Wonderful wildlife

Written by Cheryl Cummings

duck with ducklings

Spring is joyfully hurtling towards summer and everything in my garden that flowers, creeps, crawls or flies is at its busiest as every plant and animal focuses on producing the next generation to ensure the survival of its kind. Within the interdependent web of species that inhabit our gardens each has its own niche and plays its own small part in the balance of nature. That is until we get involved.

Gardens can never be truly natural spaces of course, they are places which to a greater or lesser degree we manipulate to our own ends, but what we must never forget is that in order to thrive our gardens rely on nature’s systems, rhythms, checks and balances. Sometimes though in our short sighted and impatient haste to create a superficially beautiful garden we cause a lot more damage than we realise or intend.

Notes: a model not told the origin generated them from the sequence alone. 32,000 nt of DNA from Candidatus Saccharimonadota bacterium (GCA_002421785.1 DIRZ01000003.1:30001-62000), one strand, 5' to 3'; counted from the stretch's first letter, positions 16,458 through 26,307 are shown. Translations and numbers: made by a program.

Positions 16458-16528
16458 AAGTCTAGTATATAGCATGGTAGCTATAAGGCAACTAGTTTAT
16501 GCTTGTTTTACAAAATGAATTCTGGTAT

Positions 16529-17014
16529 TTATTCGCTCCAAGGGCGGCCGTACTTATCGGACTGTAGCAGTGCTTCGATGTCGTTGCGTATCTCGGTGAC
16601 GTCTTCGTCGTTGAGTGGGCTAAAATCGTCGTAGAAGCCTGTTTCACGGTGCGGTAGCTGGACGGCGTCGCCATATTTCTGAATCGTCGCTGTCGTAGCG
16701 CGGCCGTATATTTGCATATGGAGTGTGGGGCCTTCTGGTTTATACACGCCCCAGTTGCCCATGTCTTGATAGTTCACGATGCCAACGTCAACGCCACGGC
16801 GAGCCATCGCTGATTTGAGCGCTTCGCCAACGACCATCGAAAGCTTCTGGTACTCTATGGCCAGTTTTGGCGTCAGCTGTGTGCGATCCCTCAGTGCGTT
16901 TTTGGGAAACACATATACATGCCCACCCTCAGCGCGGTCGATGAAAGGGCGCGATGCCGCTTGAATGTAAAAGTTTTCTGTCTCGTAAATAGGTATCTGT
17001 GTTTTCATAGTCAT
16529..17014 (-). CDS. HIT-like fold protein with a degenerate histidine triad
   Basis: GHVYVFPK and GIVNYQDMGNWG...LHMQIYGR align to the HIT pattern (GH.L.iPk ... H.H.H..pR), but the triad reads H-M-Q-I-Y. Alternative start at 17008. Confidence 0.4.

The metaldehyde in slug pellets is cited by the RSPCA as the most common cause of dog death in cases referred to the Veterinary Research Service. By 2011 it was found in one in eight of our  drinking water sources and by 2013 one source in England had one hundred times the recommended safe levels.

There is no doubt that we have to change our ways, the use of toxic chemicals in gardens in not only unnecessary but contributes to the decimation of our wildlife, if we stop and think it’s obvious.

If we spray the greenfly on the roses, not only are we killing all the other insects there too, like the ladybirds which predate them, we are depriving the blue tits of their babies’ food. The fewer lady birds and blue tits the more aphids and so despite feeding the adult birds all winter and putting up a nest box for them, through our own actions the downward spiral continues.

painted lady butterfly on flowerThe word ‘pest’ is just that, a word used to describe an element of our gardens which we have been led to believe is undesirable but in reality is an intrinsic part of its web of life.

I delight in watching the birds, bees and early butterflies increasing in number as the weather warms, they are as much a part of my garden as the birch tree, buddleja and every other plant I cherish.  There are no pests here, just a rich variety of wonderful wildlife.